UK/US/West Germany, 1987
Director: John Huston
Production: Liffey; color; running time: 83 minutes. Filmed in Dublin, Ireland, and Valencia, California.
Producer: Wieland Schulz-Keil, Chris Sievernich, William J. Quigley (executive); screenplay: Tony Huston, from a story by James Joyce; cinematographer: Fred Murphy; editor: Roberto Silvi; music: Alex North; casting: Nuala Moiselle; production design: Stephen B. Grimes, J. Dennis Washington; set decoration: Josie MacAvin; costume design: Dorothy Jeakins; production manager: Tom Shaw; makeup: Fern Buchner, Keis Maes, Anthony Cortino, Louise Dowling, Anne Dunne, Christopher Shihar.
Cast: Anjelica Huston (Gretta Conroy); Donal McCann (Gabriel Conroy); Helena Carroll (Aunt Kate); Cathleen Delany (Aunt Julia); Dan O'Herlihy (Mr. Browne); Donal Donnelly (Freddy Malins); Marie Kean (Mrs. Malins); Frank Patterson (Bartell D'Arcy); Rachael Dowling (Lily); Ingrid Craigie (Mary Jane); Maria McDernottroe (Molly Ivors); Sean McGlory (Mr. Grace); Kate O'Toole (Miss Furlong); Maria Hayden (Miss O'Callaghan); Bairbre Dowling (Miss Higgins); Lyda Anderson (Miss Daly); Colm Meaney (Mr. Bergin); Cormac O'Herlihy (Mr. Kerrigan); Paul Grant (Mr. Duffy); Paul Carroll (Young Gentleman); Patrick Gallagher (Mr. Egan); Dara Clarke (Miss Power); Brendan Dillon (Cabman); Redmond Gleeson (Nightporter); Amanda Baird (Young Lady).
Awards: National Society of Films Critics Award for Best Film, 1987; Special Achievement Award (John Huston), Tokyo International Film Festival, 1987; Independent Spirit Awards for Best Director and Best Actress (Angelica Huston), 1988; Best American Film Award, Bodil Festival, 1989.
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* * *
It's hard to think of a major filmmaker who relied more on literary adaptations than John Huston. The great majority of his 36 features— and virtually all the best ones—were drawn from novels, short stories, or plays; and he was invariably, though never slavishly, faithful to the spirit of the original. This quality of loving respect for his source material shines through the culminating film of his long career, The Dead. A bitter-sweet meditation on transience and mortality, The Dead is taken from the last and longest story in James Joyce's 1914 collection Dubliners. The setting is Dublin in the winter of 1904 when two elderly sisters, Kate and Julia Morkan, and their niece, Mary Jane, give their annual dinner party and dance. The scenario, by Huston's son Tony, sticks closely to the original story and often uses Joyce's own dialogue. On the surface, very little happens. ("The biggest piece of action," Huston noted ironically, "is trying to pass the port.") The guests assemble; they eat, drink, dance, banter, and in one or two cases flirt mildly; the party winds to its end; and in the closing fifteen minutes we follow two of the company as they return to their hotel. We seem to be watching the casual, happening flow of life, convivial but unremarkable. No voices are raised, except now and then in song; no dramatic emphases in the acting, scoring, or camerawork urge our attention. Yet every detail, unobtrusively placed, contributes to the final effect: a rare depth of poignancy, all the more moving for being so quietly expressed.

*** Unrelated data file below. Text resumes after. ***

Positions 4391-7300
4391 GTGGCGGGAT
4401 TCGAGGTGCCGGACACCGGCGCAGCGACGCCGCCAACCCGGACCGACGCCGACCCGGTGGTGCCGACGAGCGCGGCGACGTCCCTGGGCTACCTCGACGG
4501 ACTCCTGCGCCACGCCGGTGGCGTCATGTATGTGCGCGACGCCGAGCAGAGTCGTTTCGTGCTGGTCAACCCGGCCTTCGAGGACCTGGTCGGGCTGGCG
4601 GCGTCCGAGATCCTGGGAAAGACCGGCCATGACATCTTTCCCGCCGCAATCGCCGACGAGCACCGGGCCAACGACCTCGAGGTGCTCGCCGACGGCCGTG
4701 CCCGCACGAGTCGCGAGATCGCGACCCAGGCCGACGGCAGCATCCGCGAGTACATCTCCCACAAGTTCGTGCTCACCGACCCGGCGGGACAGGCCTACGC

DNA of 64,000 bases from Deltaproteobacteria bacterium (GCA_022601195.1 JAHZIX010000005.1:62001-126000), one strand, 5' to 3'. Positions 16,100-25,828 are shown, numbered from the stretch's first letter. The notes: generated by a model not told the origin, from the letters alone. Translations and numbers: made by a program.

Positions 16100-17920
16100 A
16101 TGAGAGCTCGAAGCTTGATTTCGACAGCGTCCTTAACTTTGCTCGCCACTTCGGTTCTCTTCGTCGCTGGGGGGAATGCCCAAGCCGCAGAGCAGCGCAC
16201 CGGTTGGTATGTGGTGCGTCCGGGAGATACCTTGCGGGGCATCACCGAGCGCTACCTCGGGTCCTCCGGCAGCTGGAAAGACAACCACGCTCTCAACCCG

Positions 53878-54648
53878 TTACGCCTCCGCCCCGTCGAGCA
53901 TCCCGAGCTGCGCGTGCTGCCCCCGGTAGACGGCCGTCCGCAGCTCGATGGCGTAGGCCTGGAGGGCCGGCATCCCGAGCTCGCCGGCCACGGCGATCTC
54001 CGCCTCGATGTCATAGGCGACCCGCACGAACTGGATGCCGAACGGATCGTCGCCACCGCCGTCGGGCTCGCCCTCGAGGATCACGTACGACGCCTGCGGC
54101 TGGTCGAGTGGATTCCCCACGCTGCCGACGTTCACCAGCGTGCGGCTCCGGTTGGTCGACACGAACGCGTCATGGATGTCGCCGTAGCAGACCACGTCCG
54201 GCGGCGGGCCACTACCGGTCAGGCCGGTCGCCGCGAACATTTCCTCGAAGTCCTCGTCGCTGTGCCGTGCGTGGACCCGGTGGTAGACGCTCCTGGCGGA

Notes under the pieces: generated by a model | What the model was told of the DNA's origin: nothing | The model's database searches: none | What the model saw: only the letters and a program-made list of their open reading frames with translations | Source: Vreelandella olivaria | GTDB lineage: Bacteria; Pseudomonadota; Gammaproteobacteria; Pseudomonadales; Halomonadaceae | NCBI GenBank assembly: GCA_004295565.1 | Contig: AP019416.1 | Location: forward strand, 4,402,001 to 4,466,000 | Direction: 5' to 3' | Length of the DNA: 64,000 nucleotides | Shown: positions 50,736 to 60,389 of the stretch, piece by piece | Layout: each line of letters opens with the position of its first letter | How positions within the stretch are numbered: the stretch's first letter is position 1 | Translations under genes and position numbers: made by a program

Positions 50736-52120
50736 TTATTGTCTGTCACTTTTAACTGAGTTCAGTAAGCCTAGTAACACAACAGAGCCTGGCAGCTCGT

When he made The Dead Huston was himself dying, and knew it. Suffering from terminal emphysema, he directed from a wheelchair, hooked up to an oxygen cylinder. He had hoped to make the film in Ireland, as a farewell to the country where he had lived for twenty years and whose citizenship he'd taken, but it proved impractical. Instead, a wintry Dublin was convincingly recreated in a warehouse in Valencia, north of Los Angeles, with a second unit sent to Ireland to pick up location shots. Much of the time, constrictions of space made it impossible for Huston to be on set with the actors, and he directed via a TV monitor. None of these limitations shows in the film, which feels effortlessly relaxed and natural.